2. We next consider whether the vacancy exclusion applies where, as here, the fire loss occurred during the first sixty days of the policy renewal and the vacancy had existed for more than sixty days before the date of the fire. We conclude that the vacancy exclusion precludes coverage of the fire loss, assuming that the renewal did not involve any change of significance in the coverage provided for the property damaged by fire. See Thatcher v. Reliance Ins. Co., 226 A.2d 919, 924-925 (Del. Super. 1967). We do not have the circumstances of the renewal before us and, therefore, our comments can only be general.
The rule we state would unquestionably apply when a policy by its terms, unlike the case before us, was automatically renewed on the timely payment of premium. See State Farm Gen. Ins. Co. of Bloomington v. Chambers, 260 Ark. 637, 640 (1976) (denying coverage because "[t]he old and only insurance contract was simply extended for an additional year by the payment of the premium for the ensuing year"). The result should not turn, however, formalistically on whether a new policy, substantially identical as to the damaged property, was issued or the old policy was continued by its terms.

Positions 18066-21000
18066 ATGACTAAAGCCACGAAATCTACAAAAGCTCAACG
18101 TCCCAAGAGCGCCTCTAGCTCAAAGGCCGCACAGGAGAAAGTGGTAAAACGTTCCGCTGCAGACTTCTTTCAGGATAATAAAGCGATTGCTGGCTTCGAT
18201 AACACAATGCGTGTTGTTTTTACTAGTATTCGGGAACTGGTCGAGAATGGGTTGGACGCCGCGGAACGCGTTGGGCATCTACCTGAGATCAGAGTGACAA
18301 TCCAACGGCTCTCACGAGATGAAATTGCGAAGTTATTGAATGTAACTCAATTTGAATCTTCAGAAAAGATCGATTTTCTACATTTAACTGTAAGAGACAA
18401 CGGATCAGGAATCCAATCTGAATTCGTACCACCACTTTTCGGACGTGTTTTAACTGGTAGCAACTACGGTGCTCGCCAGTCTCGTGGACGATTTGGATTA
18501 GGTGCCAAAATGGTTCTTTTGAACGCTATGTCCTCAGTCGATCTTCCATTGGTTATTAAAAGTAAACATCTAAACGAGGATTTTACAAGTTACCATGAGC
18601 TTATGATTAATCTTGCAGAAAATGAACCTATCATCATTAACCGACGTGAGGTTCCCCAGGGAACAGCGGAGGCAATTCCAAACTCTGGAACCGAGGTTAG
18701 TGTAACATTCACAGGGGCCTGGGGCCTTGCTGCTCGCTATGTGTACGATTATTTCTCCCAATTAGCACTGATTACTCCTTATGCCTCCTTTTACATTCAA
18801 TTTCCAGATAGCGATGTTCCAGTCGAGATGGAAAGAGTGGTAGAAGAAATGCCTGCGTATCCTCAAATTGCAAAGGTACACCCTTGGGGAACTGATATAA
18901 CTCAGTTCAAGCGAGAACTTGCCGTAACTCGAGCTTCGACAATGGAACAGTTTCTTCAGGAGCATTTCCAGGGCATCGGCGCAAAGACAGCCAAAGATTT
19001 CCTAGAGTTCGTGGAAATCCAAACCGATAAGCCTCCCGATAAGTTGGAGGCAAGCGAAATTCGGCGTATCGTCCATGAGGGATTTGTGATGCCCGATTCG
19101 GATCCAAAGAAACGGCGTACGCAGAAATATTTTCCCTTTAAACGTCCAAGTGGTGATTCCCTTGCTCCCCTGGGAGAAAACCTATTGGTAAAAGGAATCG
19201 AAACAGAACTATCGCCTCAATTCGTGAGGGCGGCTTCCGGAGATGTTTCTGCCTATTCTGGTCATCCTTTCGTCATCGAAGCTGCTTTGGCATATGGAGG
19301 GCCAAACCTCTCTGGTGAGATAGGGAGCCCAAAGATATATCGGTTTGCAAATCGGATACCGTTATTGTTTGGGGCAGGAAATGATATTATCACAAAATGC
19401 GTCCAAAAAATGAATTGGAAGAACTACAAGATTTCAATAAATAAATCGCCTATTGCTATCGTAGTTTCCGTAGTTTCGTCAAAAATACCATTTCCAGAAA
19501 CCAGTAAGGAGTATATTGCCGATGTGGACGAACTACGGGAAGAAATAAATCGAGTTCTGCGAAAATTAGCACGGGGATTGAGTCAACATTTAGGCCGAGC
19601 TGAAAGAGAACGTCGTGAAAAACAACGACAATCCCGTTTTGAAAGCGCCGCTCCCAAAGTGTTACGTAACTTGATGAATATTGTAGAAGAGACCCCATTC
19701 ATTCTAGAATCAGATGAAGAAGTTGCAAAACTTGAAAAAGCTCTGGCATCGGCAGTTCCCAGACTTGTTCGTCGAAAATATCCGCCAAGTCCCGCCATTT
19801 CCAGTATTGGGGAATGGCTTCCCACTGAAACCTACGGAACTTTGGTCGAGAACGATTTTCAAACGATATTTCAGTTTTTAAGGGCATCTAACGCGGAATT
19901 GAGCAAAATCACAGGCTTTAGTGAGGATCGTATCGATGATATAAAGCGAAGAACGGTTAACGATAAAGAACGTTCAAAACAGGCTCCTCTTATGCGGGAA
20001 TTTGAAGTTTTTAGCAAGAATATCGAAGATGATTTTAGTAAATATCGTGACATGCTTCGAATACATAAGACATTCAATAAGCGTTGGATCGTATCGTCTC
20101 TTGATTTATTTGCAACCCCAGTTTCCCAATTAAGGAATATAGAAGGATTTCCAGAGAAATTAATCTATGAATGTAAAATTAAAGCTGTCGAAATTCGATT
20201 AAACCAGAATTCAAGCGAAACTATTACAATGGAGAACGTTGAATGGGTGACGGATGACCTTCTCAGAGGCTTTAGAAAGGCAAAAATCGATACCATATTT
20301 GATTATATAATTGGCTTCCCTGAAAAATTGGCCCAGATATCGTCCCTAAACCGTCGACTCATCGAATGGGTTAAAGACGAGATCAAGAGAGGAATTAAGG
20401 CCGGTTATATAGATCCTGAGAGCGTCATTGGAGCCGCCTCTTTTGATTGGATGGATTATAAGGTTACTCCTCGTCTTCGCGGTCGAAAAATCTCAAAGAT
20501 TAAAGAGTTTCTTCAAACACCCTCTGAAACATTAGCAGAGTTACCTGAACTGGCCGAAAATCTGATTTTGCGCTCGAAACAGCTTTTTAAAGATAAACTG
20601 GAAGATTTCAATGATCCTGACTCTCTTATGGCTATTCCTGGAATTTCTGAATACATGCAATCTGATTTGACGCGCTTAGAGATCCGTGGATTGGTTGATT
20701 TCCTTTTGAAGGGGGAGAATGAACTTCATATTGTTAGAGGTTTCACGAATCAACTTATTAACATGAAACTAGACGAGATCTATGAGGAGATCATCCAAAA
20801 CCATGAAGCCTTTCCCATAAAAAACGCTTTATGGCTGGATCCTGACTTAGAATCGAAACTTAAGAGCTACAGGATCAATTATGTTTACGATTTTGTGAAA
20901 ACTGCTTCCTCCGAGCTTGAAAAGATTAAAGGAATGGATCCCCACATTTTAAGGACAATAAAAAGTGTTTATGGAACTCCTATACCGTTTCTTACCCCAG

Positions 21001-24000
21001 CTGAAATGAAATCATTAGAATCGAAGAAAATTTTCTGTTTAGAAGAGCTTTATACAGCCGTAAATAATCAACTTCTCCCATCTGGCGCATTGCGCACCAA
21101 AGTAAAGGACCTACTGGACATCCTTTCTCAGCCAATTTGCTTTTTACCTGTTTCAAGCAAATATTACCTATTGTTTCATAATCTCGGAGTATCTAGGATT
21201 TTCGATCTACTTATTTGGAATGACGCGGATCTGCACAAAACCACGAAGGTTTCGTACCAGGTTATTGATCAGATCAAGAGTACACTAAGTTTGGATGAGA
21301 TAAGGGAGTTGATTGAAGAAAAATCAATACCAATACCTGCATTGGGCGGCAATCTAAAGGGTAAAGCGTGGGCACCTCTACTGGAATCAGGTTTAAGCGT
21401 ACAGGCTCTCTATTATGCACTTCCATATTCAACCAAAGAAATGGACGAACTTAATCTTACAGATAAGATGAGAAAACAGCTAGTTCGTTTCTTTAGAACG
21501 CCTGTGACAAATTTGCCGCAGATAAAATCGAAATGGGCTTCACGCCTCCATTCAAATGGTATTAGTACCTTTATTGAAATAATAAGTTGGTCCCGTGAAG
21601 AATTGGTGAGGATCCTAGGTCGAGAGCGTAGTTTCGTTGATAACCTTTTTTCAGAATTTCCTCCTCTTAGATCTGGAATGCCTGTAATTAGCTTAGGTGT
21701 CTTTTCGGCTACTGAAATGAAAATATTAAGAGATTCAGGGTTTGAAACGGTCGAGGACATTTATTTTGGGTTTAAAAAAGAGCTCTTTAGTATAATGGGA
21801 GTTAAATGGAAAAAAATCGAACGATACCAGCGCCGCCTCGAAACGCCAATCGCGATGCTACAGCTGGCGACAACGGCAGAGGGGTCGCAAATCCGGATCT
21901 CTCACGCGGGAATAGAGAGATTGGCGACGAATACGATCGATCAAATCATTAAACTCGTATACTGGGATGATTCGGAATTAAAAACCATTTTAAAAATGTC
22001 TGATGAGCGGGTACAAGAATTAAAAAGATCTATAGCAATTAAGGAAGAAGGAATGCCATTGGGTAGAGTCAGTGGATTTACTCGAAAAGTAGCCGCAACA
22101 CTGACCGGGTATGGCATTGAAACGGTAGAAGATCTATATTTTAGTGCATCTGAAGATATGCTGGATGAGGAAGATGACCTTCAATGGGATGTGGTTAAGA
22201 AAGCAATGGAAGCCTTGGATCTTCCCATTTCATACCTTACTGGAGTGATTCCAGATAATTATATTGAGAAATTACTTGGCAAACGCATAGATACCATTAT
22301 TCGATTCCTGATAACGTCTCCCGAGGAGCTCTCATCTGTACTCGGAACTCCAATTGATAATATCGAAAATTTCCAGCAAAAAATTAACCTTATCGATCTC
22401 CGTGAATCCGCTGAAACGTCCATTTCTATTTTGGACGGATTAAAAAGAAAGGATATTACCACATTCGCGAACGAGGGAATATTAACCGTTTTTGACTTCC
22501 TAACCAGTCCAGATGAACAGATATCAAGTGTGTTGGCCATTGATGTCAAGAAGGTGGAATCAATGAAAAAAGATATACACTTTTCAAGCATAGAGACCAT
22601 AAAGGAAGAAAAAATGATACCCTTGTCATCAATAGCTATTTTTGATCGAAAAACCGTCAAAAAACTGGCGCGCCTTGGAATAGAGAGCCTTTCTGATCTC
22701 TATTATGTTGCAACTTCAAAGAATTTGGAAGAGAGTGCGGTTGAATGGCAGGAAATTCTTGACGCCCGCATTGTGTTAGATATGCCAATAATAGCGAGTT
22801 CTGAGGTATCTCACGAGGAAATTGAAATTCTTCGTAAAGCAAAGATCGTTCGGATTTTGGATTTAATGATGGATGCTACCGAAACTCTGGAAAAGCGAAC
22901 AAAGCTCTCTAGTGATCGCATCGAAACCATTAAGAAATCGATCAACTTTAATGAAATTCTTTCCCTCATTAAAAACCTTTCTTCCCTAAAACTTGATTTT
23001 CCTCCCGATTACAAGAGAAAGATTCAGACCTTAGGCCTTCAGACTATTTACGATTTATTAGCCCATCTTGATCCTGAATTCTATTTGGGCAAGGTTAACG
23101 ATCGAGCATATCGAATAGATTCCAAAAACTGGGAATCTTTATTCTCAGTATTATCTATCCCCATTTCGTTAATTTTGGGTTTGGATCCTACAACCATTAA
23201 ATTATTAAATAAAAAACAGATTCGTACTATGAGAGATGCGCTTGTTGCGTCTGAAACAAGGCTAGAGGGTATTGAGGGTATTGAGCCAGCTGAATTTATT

The controlling factor should be what the parties reasonably should have understood the policy language to mean. The property had been vacant since May, 1989. Coverage of the vacant premises undeniably ceased under the first policy sometime in July, 1989, pursuant to the vacancy exclusion clause, sixty days after the vacancy began. That exclusion of coverage continued at least to September 1, 1989, when the second policy period began. An exclusion of coverage unquestionably thereafter existed during the second policy period at least from the end of October, 1989, to September 1, 1990, when the third policy period began. No reasonable insured
would believe, in those circumstances, with the uncontestable periods of noncoverage defined above, that the vacant premises would annually be provided coverage during the first sixty days of each renewal period. There is no sensible reason why that result should be reached or expected. The insurer agreed to assume the increased risk during a sixty-day period and not during a period of a vacancy lasting more than sixty days.
We answer the second certified question in the affirmative because a period of a vacancy during a prior policy period should be tacked on to the vacancy continuing during the next subsequent policy period, assuming that there was no significant change in the coverage of the premises.
3. We answer the first question in the negative (on the assumption that there was no continuation of coverage), and the second question in the affirmative.
[Note 1] Pappas Management Corp., The 418 Worcester Wareland Realty Trust, and Capital Site Management Associates.